A total of 386 Pfam domains were significantly expanded in Vc-Gr1 (see Supplementary Fig. S1a and Table S5d) and were enriched in the functions related to ‘antibiotic transport’ and ‘galactose metabolic process’ (Supplementary Table S7a). For example, there were on average 25.9 copies (20–29 copies) of the MatE domain (Multi antimicrobial extrusion protein) in Vc-Gr1, but only 18.7 copies in Vc-Gr2 (17–20 copies) (Fig. 3). In ATCC BAA-1116, there are ten proteins with two MatE domains (AGU93723.1, AGU93934.1, AGU94255.1, AGU95063.1, AGU95118.1, AGU95453.1, AGU95978.1, AGU97030.1, AGU97571.1, and AGU97766.1). In 1114GL, ten proteins (Vca1114GL_00245, Vca1114GL_00475, Vca1114GL_00731, Vca1114GL_01057, Vca1114GL_02103, Vca1114GL_02186, Vca1114GL_02598, Vca1114GL_03288, Vca1114GL_04301, and Vca1114GL_04662) were identified using OrthoMCL40 to be orthologous with the ten proteins in ATCC BAA-1116. In addition, there are three other proteins (Vca1114GL_03262, Vca1114GL_03492, and Vca1114GL_04269) each of which has two MatE domains. Because a protein with one or more MatE domains can function as a drug/sodium antiporter, variation in the copy number of these antiporter proteins among V. campbellii strains may cause variation in multidrug resistance strength. In addition, one adhesion-related autotransporter β-domain was present in every member of Vc-Gr1, but absent from Vc-Gr2 (Fig. 3, Supplementary Fig. S1a, and Table S5d). In contrast, 155 domains were significantly expanded in Vc-Gr2 (see Supplementary Fig. S1b and Table S5e) and were enriched in mobile genetic element terms (see Supplementary Table S7b). The galactose metabolic process was originally thought to be absent in V. campbellii and this phenotypic feature was one of those used in the traditional diagnosis to distinguish between V. campbellii and V. harveyi41,42. However, the genes responsible for D-galactose fermentation are all present in 1114GL, including 1114GL_02654 (Aldose 1-epimerase; EC 5.1.3.3), 1114GL_02653 (galactokinase; EC 2.7.1.6), 1114GL_02652 (UDP-glucose-hexose-1-phosphate uridylyltransferase; EC 2.7.7.12), 1114GL_02651 and 1114GL_04334 (both UTP-glucose 4-epimerase, EC 5.1.3.2), 1114GL_02322 (UTP-glucose-1-phosphate uridylyltransferase, EC 2.7.7.9), and 1114GL_01168 (phosphoglucomutase, EC 5.4.2.2). Additionally, a carbohydrate fermentation test of 1114GL showed acid production when using D-galactose as the sole carbon source (see Supplementary Fig. S2a), and 1114GL can grow better in basal medium (0.2% peptone and 0.1% yeast extract) with D-galactose than in basal medium without D-galactose (see Supplementary Fig. S2b). In V. campbellii strains, aldose 1-epimerase,galactokinase, and UDP-glucose-hexose-1-phosphate uridylyltransferase are absent only in NBRC15631 and DS40M4 (see Supplementary Fig. S3). This finding is consistent with a recent suggestion that the utilization of D-galactose is actually a variable feature among V. campbellii22 strains.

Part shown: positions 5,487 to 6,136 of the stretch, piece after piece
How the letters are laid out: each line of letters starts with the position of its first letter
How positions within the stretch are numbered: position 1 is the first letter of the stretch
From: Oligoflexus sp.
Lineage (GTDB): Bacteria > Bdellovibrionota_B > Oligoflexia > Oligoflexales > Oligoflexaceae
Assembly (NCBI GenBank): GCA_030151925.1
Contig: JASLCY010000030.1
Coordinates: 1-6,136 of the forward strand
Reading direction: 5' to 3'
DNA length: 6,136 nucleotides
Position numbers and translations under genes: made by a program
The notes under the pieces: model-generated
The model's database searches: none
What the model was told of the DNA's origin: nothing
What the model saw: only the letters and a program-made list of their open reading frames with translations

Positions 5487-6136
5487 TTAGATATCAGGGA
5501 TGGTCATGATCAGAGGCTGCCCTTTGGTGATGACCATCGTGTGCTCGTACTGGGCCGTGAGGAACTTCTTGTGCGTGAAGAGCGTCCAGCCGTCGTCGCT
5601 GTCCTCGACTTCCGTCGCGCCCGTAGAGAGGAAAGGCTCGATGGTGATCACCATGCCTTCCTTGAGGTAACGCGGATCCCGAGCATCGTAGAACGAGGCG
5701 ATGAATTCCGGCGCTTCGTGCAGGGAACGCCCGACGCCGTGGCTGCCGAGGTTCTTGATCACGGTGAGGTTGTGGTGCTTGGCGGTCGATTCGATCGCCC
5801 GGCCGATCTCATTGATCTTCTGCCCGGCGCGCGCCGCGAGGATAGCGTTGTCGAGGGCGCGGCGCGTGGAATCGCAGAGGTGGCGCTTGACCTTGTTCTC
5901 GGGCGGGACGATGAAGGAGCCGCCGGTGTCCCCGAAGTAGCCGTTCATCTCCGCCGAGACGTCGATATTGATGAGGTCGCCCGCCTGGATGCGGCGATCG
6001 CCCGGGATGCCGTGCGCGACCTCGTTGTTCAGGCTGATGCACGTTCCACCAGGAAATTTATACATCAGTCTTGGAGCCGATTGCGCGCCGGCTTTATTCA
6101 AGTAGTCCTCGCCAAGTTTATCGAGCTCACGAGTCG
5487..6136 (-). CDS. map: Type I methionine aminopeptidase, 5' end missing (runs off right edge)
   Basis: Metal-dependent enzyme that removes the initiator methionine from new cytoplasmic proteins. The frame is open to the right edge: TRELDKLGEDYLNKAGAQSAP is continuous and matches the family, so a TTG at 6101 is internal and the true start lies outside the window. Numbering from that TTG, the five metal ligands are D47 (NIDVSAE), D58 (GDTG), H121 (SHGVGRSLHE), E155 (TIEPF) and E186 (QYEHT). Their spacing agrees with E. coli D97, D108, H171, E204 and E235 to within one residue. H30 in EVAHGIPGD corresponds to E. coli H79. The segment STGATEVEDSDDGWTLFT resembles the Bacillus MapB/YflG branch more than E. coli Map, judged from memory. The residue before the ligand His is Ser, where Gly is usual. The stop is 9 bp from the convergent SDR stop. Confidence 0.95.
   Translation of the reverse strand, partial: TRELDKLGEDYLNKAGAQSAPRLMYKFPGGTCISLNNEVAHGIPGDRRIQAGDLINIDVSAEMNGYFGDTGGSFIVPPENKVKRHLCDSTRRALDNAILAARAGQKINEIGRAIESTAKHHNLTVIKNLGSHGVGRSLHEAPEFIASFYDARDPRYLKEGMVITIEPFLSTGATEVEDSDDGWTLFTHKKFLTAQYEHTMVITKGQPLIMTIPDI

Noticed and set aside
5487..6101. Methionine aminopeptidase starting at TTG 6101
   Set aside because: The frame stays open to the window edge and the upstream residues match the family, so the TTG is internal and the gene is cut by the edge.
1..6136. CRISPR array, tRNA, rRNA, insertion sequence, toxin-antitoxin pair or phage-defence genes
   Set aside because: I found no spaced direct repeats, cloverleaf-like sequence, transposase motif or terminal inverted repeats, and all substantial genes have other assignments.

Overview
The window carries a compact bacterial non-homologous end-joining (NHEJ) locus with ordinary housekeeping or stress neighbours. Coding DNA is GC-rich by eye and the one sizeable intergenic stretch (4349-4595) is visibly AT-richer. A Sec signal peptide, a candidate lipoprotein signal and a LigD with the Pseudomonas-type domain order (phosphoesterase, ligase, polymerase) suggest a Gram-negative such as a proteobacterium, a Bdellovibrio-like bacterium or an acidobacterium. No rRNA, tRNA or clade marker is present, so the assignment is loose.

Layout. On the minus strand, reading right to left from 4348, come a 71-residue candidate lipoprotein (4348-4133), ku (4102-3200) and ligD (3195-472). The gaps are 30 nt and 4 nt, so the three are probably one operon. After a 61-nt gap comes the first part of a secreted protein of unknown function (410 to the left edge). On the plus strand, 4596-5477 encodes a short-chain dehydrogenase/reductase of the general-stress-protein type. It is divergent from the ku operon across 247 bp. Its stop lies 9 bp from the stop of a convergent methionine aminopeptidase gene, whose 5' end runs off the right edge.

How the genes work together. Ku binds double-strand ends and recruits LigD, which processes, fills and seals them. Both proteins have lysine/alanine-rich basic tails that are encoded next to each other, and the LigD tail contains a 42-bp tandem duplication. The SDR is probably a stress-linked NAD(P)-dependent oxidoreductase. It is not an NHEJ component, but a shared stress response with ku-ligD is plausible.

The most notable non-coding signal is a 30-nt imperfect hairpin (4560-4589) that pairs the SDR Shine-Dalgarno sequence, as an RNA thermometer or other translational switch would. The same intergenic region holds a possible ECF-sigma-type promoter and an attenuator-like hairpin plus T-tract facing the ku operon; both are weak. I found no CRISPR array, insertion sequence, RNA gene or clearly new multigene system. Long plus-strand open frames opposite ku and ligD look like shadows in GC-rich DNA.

Figure 3: Summary of expanded domain families in V. campbellii, Vc-Gr1, or 1114GL.